Monday, April 7, 2008

Pags: Mechanics Sap Hughes Velocity

Over at Dugout Central, Mike Pagliarulo investigated the velocity loss seen in Phil Hughes' fastball during his first start of the season. According to Pags, Hughes can blame his lackluster radar readings on mechanical flaws and not an injury or inexplicable malady. Certainly this is a possibility, though there may be even simpler reasons.

Let me preface his study by quoting Pagliarulo's conclusion late in the article which claims, "Let's not forget [Hughes] should still be in AA Trenton."

Wait, what? Pags shows how little he knows about Phil's development, considering in 2006 he tossed 116 innings at AA Trenton, striking out 138, walking 32, allowing only 72 hits, with a 2.06 ERA, 0.90 WHIP and a BAA of .171. If there was ever a 20 year-old ready to jump to AAA and then the major leagues, it was Phil Hughes.

Pagliarulo is the same opinionated third baseman - and not a catcher/pitcher - who predicted Kei Igawa would be an very good acquisition. He then went on to ream Igawa as a poor move as if he never lauded him in the first place. Let's also remember Hughes is coming off a very strong outing, so the criticism is silly and unnecessary:

The reason Phil Hughes isn’t throwing his fastball faster than 91 MPH is mechanics – and nothing else. Why doesn’t Brian Cashman know this? Because he’s an expert at managing groups, people and processes; he’s NOT a baseball expert in terms of scouting, of understanding pitching mechanics, or understanding hitting mechanics, etc. That’s in no way an insult to Brian. Jack Welch, formerly CEO of General Electric, is one of the most respected business leaders of our time, and he couldn’t build a jet engine or a refrigerator himself. But he could manage the people who could.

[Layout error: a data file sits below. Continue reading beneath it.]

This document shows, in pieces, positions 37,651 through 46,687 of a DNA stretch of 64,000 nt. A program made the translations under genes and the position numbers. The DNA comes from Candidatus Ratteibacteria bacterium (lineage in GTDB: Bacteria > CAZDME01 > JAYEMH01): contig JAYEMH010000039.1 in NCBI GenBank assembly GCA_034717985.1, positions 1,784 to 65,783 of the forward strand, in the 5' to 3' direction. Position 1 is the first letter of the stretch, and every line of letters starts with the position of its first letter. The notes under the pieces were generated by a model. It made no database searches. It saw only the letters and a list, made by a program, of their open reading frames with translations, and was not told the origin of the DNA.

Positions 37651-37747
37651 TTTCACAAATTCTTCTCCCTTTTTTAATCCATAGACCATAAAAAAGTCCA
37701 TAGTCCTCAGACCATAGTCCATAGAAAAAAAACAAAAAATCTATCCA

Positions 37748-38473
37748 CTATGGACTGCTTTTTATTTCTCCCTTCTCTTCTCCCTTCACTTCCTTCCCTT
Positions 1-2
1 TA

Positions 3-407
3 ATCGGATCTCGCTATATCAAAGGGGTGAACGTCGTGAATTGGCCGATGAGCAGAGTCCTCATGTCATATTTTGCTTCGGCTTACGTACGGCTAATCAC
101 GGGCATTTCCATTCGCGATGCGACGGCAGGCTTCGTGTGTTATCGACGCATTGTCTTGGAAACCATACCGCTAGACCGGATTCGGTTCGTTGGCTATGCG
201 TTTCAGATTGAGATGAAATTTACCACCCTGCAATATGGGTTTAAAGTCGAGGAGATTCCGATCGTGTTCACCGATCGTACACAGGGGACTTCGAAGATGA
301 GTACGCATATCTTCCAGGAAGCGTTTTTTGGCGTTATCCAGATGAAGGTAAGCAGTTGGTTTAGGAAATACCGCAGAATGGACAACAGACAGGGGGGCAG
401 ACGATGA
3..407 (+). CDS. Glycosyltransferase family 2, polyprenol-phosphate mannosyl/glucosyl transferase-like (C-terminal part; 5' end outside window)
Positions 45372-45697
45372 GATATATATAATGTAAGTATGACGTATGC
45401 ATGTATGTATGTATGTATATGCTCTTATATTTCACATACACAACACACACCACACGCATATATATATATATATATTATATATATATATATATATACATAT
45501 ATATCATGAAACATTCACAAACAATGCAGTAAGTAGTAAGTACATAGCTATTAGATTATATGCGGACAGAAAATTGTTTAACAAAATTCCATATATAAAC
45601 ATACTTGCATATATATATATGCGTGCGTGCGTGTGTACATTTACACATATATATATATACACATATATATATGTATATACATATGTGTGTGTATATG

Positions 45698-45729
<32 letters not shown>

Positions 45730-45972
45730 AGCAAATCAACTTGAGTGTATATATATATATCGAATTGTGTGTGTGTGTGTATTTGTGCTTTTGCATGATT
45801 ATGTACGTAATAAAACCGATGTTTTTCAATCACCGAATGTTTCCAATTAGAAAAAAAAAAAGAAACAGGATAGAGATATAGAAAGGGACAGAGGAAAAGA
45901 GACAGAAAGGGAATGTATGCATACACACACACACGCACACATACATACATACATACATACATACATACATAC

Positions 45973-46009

So, it’s unfair to ask Cashman the Hughes question since it’s not his area of expertise. It’s like asking Joe Girardi about brain surgery.

The good news is that Hughes’ mechanics are fixable. Whether he is coachable – a trait needed for a player to improve – is another thing. I’m not saying he isn’t coachable; I just don’t know the guy, so I can’t say.

In his last Spring training start Hughes was easily hitting 93-94 mph on the radar gun. The explanation for his 91 mph heater last Thursday may be as simple as Hughes having to pitch in Winter-like conditions.

Whatever the case, the 94-95 mph range may not be his sitting velocity [though his 2007 average velocity was over 92], but rest assured he can rear back for mid-90s heat. Coming out of high school he hit triple digits on the radar gun, but Hughes takes pride in an easy low-effort delivery. Apparently WasWatching and Pagliarulo would rather have Hughes throwing 95-96 mph and give up five runs than what we've seen so far this season.

As a reference point, Detroit requested that Justin Verlander take some off his fastball in favor of movement this year. The same may be true of the Yankees and Hughes.

No comments: